In a new 3D modeling study published this week in Science Advances, we show that the giant extinct shark, Otodus megalodonwas a real world traveler super-predator.
It was able to travel great distances in a short time and could eat the largest of modern living super predators, the killer whale, in five gigantic bites. It could have swallowed a very great white shark.
The biggest shark that ever lived
Megalodon was the largest shark that ever lived, and it had been around for a very long time – from about 23 million to 2.6 million years ago. Its range was once vast: Its fossilized teeth have been found on every continent except Antarctica. These teeth are not difficult to spot when you come across them, they can be as long as 18 centimeters.
Why this formidable predator went extinct remains a mystery. It may have been associated with global cooling or competition from other predators such as killer whales (orcas). This is just one of many unanswered questions.
One thing we do know for sure is that the megalodon was large, but how big is still a matter of contention among scientists, as previous estimates were actually based on only fragmentary remains.
And its size really matters, because it helps us interpret its biology — the types of prey an animal can kill and eat, the amount of food it needs to survive and the speed at which it can travel.
The issue of nutrition is particularly important because it determines an animal’s role and impact on its ecosystem. Historically, many thought that megalodon took very large prey, including large whales.
But it has recently been argued that it may not be quite the super-predator it was, concluding that it concentrated on smaller prey such as seals, dolphins and small whales about two to seven meters in length. If correct, this would have major implications for our understanding of how the marine ecosystems of the time functioned.
Our new model now suggests that it actually preferred much larger prey.
Auto-crushing bite force
I have been interested in megalodon for a long time. In 2007 I published a paper with colleagues in which we built a computer simulation to predict bite force.
Our estimate — a car crushing 18 tons — depended on the animal’s presumed body mass, so I was delighted when colleagues from abroad asked me to help in an effort to develop a more accurate model of the whole shark. From there we were able to determine the size more reliably.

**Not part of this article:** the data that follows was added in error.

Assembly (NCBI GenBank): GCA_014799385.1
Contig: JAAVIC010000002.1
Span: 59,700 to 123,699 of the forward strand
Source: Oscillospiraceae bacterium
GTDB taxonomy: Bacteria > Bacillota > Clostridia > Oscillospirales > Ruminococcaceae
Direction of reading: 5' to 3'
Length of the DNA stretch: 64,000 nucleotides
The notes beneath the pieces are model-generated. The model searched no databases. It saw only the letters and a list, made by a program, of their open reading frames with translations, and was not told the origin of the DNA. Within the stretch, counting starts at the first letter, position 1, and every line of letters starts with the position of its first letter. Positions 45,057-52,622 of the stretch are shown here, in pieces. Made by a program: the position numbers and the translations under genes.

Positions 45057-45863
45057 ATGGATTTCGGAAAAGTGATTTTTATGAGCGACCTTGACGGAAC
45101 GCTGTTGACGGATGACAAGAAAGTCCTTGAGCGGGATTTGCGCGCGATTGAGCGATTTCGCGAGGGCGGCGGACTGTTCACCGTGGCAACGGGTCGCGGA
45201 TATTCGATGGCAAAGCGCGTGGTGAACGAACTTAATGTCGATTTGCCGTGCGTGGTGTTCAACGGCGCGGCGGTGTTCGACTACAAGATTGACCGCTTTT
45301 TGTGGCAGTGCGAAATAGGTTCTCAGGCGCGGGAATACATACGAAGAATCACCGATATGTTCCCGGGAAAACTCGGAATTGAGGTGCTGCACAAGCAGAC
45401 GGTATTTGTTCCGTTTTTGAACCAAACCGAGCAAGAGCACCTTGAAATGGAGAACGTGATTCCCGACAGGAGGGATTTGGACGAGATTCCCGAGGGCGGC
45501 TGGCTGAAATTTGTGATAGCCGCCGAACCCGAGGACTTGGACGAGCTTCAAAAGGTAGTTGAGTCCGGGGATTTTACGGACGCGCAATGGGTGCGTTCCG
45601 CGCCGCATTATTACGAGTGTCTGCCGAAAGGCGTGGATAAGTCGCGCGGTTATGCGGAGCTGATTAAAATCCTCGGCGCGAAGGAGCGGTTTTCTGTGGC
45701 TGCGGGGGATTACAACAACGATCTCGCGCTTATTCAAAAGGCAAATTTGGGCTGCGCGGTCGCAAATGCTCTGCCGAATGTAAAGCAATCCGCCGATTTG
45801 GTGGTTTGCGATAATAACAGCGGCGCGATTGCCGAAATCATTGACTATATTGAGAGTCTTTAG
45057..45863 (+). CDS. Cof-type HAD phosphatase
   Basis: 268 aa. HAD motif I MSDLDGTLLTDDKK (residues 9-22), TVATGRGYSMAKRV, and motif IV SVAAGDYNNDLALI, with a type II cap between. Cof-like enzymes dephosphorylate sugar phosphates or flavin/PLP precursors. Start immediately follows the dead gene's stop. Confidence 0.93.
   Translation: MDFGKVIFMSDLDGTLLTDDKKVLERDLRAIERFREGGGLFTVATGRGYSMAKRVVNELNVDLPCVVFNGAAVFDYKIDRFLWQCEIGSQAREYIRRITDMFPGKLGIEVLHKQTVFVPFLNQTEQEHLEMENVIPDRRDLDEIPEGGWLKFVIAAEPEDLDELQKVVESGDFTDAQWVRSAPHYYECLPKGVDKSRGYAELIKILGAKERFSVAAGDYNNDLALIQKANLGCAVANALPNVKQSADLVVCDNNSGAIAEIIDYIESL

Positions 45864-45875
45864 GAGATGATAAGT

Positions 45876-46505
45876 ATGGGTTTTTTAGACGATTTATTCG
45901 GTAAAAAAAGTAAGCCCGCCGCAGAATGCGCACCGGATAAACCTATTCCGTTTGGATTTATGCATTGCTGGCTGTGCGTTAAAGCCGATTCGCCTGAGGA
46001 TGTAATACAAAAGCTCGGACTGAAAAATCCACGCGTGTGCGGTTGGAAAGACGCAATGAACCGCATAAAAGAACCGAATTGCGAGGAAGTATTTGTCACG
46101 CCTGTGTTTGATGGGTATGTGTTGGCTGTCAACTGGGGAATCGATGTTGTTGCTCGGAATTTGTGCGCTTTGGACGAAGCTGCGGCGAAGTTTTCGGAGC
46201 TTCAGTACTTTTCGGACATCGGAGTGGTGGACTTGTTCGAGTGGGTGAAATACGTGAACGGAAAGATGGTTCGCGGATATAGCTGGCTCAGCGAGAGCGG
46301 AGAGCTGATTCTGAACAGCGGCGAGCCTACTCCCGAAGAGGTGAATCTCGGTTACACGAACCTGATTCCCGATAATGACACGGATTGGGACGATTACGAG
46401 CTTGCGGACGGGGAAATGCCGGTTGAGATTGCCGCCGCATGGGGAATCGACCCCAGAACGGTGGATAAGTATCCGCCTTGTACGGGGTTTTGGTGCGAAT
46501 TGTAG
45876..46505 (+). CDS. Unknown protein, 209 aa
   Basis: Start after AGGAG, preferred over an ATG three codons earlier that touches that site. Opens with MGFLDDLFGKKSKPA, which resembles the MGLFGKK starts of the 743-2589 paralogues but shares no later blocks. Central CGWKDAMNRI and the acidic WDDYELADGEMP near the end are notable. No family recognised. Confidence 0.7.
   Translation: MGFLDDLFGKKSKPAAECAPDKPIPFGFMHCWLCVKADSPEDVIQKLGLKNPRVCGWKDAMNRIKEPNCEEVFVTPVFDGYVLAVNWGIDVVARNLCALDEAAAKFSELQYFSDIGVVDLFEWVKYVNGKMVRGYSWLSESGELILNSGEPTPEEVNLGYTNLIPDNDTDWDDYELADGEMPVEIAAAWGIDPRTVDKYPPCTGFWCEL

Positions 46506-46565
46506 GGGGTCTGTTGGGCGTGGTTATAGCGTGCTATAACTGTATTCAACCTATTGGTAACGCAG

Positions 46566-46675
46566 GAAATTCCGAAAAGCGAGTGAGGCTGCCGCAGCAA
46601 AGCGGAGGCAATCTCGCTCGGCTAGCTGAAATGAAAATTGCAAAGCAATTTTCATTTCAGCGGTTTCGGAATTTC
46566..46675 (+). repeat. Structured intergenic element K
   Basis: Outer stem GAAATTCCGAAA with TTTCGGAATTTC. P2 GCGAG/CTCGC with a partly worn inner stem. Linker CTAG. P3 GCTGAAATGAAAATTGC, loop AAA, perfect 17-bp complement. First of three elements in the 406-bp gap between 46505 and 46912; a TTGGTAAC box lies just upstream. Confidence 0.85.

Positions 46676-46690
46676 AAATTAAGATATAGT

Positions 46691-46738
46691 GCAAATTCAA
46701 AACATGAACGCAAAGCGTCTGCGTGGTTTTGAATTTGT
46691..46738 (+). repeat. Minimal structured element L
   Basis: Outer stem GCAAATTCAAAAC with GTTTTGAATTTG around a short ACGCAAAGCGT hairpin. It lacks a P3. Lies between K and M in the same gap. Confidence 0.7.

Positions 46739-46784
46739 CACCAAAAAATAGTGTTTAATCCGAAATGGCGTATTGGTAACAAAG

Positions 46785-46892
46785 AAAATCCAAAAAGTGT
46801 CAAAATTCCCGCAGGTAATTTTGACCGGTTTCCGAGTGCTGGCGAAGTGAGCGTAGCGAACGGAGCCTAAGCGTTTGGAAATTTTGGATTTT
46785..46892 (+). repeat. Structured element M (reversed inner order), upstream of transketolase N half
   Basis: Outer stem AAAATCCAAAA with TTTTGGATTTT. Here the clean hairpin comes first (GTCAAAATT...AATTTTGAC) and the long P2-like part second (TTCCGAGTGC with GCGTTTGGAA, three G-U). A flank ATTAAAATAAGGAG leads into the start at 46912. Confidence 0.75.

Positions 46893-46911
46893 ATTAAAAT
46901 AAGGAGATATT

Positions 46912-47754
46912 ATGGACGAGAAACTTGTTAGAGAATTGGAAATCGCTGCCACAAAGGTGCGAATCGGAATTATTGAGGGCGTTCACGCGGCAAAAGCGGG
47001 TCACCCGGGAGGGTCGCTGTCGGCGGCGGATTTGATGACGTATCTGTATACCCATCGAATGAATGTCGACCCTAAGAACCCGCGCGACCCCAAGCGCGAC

Previous estimates of megalodon’s body mass and proportions have largely been extrapolated on data from a few fossilized vertebrae, leaving a lot of room for error. Others were based on direct comparison to the living great white shark; however, it’s now pretty clear that the two weren’t closely related.
In our new study, we based our estimates on 3D modeling of the most complete specimen known, represented by a largely intact spine in a Belgian museum. We quantified the total length, weight and size of the opening based on the full digital model.
Finally, we estimate the megalodon’s cruising speed, the volume of its stomach, its daily energy requirement, and the speed at which it likely encountered prey.
We concluded that this particular megalodon was about 16 meters long and weighed more than 61 tons. This is significantly greater than recent estimates of just 48 tons.
A whale for breakfast
Based on other isolated fossil vertebrae, it is likely that the largest megalodon reached 20 meters in length. We further determined that the maximum gap of the Belgian specimen was about 6 feet (1.8 meters) and that its stomach could have held 9.5 cubic meters of food.
This suggests it could have completely devoured the largest of the living killer whales (about 8 meters) in just five bites.
Hypothetically, it could have eaten another iconic super predator, the Tyrannosaurus Rex, in just three bites. As for great white sharks, a megalodon may have swallowed a large whole.
Our results suggest that megalodon could have cruised comfortably at more than 5 kilometers per hour. This is much faster than the largest living fish, the filter-feeding whale shark, or even the great white shark, which cruises at about 2 miles per hour.
Spanning the ocean, this super-predator can travel great distances in a short period of time, increasing prey numbers and allowing it to move quickly to take advantage of seasonal changes in prey abundance.
Results from our analysis of the energies suggest that after eating a large killer whale for breakfast, this megalodon could have traveled about 7,000 km before needing to be fed again.
In short, our results show that megalodon really was the super predator it is, and more.
No creature, no matter its size, was safe from the jaws of this super shark. Its extinction likely caused massive cascade effects from the marine environments of the time.
New 3D model shows: Megalodon can eat prey the size of whole orcas
Jack A. Cooper et al, The extinct shark Otodus megalodon was a transoceanic superpredator: inferences from 3D modelling, scientific progress (2022). DOI: 10.1126/sciaadv.abm9424
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Quote: Ancient megalodon super-predators can swallow a whole great white shark, reveals new model (2022, Aug. 21) retrieved Aug. 21, 2022 from https://phys.org/news/2022-08-ancient-megalodon-super-predators- swallow-great.html
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